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Beethoven: Der glorreiche Augenblich & Choral Fantasia

City of London Choir , Rutter , Wallevik , Hoare , Gadd , McCawley , Wetton , Royal Philharmonic Orchestra Audio CD
4.0 out of 5 stars  See all reviews (2 customer reviews)

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Product Details

  • Orchestra: Royal Philharmonic Orchestra
  • Conductor: Wetton
  • Composer: Rutter, Wallevik, Hoare, Gadd, McCawley
  • Audio CD (February 28, 2012)
  • Number of Discs: 1
  • Label: Naxos
  • ASIN: B006O51CXE
  • Average Customer Review: 4.0 out of 5 stars  See all reviews (2 customer reviews)
  • Amazon Best Sellers Rank: #179,401 in Music (See Top 100 in Music)

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Editorial Reviews

Beethoven's unusual cantata Der glorreiche Augenblick (The Glorious Moment) is filled with patriotic praise for Vienna and tributes to the kings and princes of Europe after the defeat of Napoleon. It was performed alongside his symphonic Wellington's Victory at its premi+¨re in 1814. The Fantasia in C minor for piano, chorus and orchestra opens with a virtuosic, improvisatory Adagio for the piano. The work's main theme anticipates the famous Ode to Joy setting Beethoven later devised for his Choral Symphony. Artistic Director and Principal Conductor of the City of London Choir since 1989, Hilary Davan Wetton was founder/conductor of the Holst Singers and is Conductor Emeritus of the Guildford Choral Society and the Milton Keynes City Orchestra. He appears regularly on BBC Radio 3 and Classic FM, for which he presented the popular series Masterclass. Acknowledged as one of Britain's most prestigious orchestras, the Royal Philharmonic Orchestra enjoys an international reputation for bringing audiences worldwide first-class performances and the highest possible standards of music-making across a diverse range of musical repertoire.

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1 of 1 people found the following review helpful
3.0 out of 5 stars Less significant Beethoven in all its glory May 10, 2012
Format:Audio CD
Ludwig van Beethoven's (1770-1827) canata Der Glorrieche Augenblick, or the Glorious Moment, celebrates Vienna and victory over Napoleon in a choral-orchestral setting only the giant Beethoven could have created. While not among his greater compositions, it is clear from the third movement, a soprano solo with choral accompaniment and a violin obbligato, that this was the composer that would later write the titanic Missa Solemnis, one of the most splendid choral works ever written and the most inspiring mass in the classical literature.

Even though this carries a late opus number, 136, this is the middle Beethoven stretching his wings. This composition was premiered in Vienna 1813 but wasn't published until 1837, allegedly due to Beethoven's question over its artistic value. It was accompanied at the premiere by another Beethoven piece given bad press all its life, Wellington's Victory, which celebrates the same military victory.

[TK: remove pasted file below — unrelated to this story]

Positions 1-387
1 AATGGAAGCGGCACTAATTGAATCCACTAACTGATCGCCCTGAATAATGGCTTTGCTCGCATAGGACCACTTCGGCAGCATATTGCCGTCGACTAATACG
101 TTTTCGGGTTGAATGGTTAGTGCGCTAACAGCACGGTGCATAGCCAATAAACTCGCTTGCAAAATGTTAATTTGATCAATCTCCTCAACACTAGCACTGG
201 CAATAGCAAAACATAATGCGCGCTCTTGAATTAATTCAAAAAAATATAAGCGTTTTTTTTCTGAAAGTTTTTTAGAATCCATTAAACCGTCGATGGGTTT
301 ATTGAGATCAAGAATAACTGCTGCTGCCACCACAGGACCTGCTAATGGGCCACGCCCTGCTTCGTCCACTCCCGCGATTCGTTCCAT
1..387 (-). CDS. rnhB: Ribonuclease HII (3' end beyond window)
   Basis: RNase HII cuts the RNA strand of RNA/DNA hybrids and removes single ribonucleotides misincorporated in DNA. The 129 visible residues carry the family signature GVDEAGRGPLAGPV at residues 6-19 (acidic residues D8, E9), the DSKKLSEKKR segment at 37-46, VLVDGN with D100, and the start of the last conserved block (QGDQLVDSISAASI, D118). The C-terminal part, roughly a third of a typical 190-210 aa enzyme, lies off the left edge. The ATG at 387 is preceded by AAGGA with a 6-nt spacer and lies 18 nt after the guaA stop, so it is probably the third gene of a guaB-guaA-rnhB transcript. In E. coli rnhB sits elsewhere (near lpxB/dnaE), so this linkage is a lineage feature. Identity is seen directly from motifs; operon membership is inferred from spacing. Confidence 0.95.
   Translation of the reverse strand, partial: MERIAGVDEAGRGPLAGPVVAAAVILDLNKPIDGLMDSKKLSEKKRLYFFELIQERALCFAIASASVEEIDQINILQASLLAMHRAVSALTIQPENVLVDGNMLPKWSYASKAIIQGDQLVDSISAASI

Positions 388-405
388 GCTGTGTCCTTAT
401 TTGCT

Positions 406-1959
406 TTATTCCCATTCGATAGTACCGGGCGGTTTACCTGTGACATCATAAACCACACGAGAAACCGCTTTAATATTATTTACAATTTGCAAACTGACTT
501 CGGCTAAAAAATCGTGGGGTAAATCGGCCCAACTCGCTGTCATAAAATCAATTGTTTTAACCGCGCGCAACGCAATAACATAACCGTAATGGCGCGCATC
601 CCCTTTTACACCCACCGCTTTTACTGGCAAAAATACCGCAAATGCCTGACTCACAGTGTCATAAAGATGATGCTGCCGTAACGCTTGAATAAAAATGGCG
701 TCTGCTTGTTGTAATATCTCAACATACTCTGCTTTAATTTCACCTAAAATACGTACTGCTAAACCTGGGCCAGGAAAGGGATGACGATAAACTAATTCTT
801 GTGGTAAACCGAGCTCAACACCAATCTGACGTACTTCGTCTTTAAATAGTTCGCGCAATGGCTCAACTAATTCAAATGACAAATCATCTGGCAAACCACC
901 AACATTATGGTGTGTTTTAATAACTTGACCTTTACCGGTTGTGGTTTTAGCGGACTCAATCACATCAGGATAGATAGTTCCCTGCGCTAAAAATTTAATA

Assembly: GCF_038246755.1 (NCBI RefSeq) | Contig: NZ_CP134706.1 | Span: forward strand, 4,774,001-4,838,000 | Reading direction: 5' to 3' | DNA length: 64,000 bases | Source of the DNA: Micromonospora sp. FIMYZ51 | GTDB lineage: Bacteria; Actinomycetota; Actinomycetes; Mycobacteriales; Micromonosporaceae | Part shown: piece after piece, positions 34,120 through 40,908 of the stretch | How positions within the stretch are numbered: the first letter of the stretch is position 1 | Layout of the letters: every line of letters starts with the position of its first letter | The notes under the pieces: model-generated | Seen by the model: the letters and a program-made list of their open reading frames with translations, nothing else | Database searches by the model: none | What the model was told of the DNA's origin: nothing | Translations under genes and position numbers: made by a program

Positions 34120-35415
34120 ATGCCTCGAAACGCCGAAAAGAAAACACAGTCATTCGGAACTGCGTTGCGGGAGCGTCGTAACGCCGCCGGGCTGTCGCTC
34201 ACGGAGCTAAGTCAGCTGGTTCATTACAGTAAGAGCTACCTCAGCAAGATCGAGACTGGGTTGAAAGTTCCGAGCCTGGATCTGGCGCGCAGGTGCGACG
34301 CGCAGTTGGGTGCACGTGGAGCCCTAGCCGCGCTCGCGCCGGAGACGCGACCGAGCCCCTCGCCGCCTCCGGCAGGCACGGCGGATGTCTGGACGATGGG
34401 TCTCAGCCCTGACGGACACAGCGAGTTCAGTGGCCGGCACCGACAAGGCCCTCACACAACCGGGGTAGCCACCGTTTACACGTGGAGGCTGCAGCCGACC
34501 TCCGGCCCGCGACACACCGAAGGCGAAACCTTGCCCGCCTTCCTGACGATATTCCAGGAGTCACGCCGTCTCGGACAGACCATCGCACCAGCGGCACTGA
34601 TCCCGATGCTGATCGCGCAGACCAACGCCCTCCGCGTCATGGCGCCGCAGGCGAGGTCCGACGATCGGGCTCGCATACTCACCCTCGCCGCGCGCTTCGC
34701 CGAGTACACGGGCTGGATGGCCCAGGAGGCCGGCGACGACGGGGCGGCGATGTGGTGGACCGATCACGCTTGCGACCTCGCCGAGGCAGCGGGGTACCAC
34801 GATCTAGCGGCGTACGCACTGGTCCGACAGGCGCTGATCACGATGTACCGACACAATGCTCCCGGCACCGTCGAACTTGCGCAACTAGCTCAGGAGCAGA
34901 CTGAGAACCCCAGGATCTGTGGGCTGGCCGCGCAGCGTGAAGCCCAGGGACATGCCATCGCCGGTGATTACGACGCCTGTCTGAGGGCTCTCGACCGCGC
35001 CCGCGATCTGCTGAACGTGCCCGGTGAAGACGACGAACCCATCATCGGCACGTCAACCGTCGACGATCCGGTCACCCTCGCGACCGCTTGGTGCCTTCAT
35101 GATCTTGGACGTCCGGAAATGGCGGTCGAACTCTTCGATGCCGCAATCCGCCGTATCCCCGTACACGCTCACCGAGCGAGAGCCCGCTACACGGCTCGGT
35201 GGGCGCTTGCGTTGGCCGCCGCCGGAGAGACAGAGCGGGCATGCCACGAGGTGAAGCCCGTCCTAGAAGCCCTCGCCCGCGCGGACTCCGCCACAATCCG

In six movements for solo quartet, chorus, children's choir and orchestra, The Glorious Moment tells the story of victory in battle and Vienna's glory. The solo soprano sings the role of Vienna in the piece. The current recording was organized during the 2008 season of the Guildford Choral Society under the choir's musical director, Hilary Davan Wetton. It was recorded in two concerts during 2009. They have chosen Beethoven's Choral Fantasy to accompany the work on CD, which I believe a mistake.
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Format:Audio CD
For those of us who have read Beethoven's biography, it is known that the victorious cantata `The Glorious Moment' has received bad reviews, catalogued as an occasion piece to celebrate dignitaries meeting in Vienna at the end of the Napoleonic Wars (with Herr Metternich at the helm). So this is not really `early' Beethoven, even though its Opus 136 does not allocate it along his late string quartets. Actually, this was composed in 1814, after his 8th Symphony and this Choral Fantasia of 1808. Not very productive times for the composer, it seems. When you hear pieces composed around those years, you can recognize a creative struggle (amidst his personal and health woes) in several of his serious pieces (e.g., Piano Sonata No 27) trying to expand his musical language. Needles to say, he was a celebrity in Vienna, so they must have offered him a nice sum to compose this cantata. I understand that some of its text (which is awful as it is) has been changed so as to omit some of the names of those present for the praise. Well, we know how these pieces usually end up (think Prokofiev or Elgar) and this is no exception; still worth hearing.

So this is Beethoven in automatic pilot. You listen intrigued in search of some of his typical touches (some horns here, trumpets there). Melodically and rhythmically it is rather anonymous but not worse than a Spohr or Cherubini. Until you hear the last movement! First, you get the "turkish battery" of cymbals, a wonderful boys' choir and, if not as glorious or forceful as the Ode to Joy, it is its true predecessor in gesture and idiom; much more so than the Choral Fantasia.
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